What do you hope for?
What do you think it’s going to take to improve your job satisfaction? Do you need your boss to retire, an annoying coworker to get a job elsewhere, and Monday 8 am staff meetings to be moved to 10 am? Do you need people to make different decisions and change policies you don’t like? Do you need people to be more like you and agree with you more often?
Think about it for a moment. What unfulfilled desire keeps taking space in your mind, making you think this is what you need to be happy, and therefore preventing you from thinking about what you have the power to change? Stop thinking the same old thoughts. You will improve your job satisfaction when you stop dwelling on the same old things and start thinking and acting differently.
Follow as many of these 10 rules as possible and I promise, even if your job doesn’t change, the way you experience it will be completely transformed.
10 essential rules
1. Don’t put your happiness in other people’s hands
Stop needing people to change their behaviors for you to be happy. Learn to be happy with the way things are or simply change your focus. You can set goals for yourself and enjoy the feeling of making progress. Waiting passively for things to change is simply not an option.
2. Get back in the driver seat
Don’t live as if you were a passenger in a vehicle, looking out the window, with no control over where you are headed. Get in the driver seat and decide where you’re going and what road to want to take. Be proactive and keep yourself accountable.
3. Be more accepting of others
When you observe yourself being judgmental and critical of others, instead of getting upset because of how they “should” be or what they “should” do, look at yourself and find something you wish to improve, and work on it!
4. Mind your own business
If you look for things you disagree with, you will find them. You can always find a reason to be offended or disappointed. The antidote is simple: mind your own business and don’t give attention to little things that upset you that aren’t important anyway.
5. Find more to appreciate
If you’ve had your job more than a year or two, you probably take for granted what seemed wonderful when you first started. Remember why you were excited to get this job. Also, think about all the things you can appreciate now that you’ve been in this position for some time.
6. Find meaning in your work
If you’ve lost sight of why your work matters and who benefits from it, it’s time to step back from the day-to-day tasks and gain a new and expanded perspective on the mission of your department and the people you serve. Ask yourself how you can have more impact and perform at a higher level.
7. Make your job more interesting
Look for job enrichment opportunities, volunteer to participate in interesting projects, and set professional development goals. Also, look for ways to reduce or eliminate repetitive tasks that could be transformed or delegated to others who would welcome the opportunity. Take initiative!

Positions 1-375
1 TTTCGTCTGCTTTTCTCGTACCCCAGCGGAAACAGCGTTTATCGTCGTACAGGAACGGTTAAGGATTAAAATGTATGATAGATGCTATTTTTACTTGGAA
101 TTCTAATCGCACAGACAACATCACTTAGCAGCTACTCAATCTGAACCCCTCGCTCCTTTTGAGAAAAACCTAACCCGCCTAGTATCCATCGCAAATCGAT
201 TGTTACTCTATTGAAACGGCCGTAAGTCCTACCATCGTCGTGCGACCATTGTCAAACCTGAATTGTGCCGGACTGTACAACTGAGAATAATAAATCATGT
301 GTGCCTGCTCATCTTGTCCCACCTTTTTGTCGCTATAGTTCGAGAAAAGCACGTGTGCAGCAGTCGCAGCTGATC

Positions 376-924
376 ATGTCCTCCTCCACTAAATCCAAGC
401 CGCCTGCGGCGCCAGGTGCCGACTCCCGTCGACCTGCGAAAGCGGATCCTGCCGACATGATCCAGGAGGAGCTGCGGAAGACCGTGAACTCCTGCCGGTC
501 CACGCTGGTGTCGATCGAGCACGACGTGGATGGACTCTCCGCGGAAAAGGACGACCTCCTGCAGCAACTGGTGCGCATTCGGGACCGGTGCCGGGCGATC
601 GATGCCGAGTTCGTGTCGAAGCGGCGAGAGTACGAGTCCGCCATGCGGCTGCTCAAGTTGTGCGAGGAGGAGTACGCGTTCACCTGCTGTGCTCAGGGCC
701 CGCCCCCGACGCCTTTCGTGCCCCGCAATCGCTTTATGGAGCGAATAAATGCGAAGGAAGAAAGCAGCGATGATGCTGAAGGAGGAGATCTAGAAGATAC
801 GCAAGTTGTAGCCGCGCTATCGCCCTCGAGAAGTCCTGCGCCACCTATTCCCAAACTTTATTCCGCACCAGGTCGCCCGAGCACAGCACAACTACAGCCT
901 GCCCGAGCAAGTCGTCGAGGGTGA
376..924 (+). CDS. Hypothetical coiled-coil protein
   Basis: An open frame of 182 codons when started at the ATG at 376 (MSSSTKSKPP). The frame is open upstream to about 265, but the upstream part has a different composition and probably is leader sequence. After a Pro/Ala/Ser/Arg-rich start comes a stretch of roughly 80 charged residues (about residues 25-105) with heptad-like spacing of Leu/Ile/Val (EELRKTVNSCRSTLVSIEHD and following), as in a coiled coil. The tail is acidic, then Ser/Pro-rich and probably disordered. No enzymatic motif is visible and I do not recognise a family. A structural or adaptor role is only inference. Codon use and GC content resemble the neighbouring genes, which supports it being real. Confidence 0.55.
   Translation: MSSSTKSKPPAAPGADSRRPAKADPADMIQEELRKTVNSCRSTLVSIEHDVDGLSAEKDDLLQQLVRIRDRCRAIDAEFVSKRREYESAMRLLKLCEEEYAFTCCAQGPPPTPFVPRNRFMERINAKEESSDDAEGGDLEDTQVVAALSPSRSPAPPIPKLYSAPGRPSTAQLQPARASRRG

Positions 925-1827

8. Develop quality professional relationships
If you don’t have a good relationship with your boss, some of your staff, or co-workers, use this as an importunity to grow. Learn how to develop authentic quality relationships in the workplace. It is absolutely essential not only to your job satisfaction but to your work performance, leadership, and future opportunities to move up the ladder.
9. Give your problems an expiration date
It’s normal to have problems but it’s not normal to complain about them for years. When you face a problem, give yourself a deadline to fix it and do your absolute best to succeed. If you discover you can’t change the problem, you must accept it and stop complaining about it.
10. Know what you cannot accept
Take some time to truly get to know yourself and find out what you can live with versus what you cannot accept. When you find yourself in a situation you cannot accept, find the courage to actively look for another job. Don’t stay in a toxic situation.
If you read this and thought “that’s easier said than done” don’t let that be a reason not to follow-through. I have written articles on my website on how to do all these things and if you google specific topics, you will find all the answers you need. If what’s missing is structure, accountability, and support, consider working with a coach. If you would like to speak with me about working together, I invite you to click here to schedule a complimentary call. You spend 40, 50, or more hours at your work and should enjoy it!!! Let me show you how.
About the author: Dr. Audrey Reille has empowered thousands of professionals through one-on-one coaching, group coaching, speaking engagements, online courses, and interviews on international telesummits. Audrey is the go-to coach for leaders in higher education administration. She empowers them to thrive by reducing stress, optimizing strategies, improving professional relationships, and developing a strong and empowered mindset.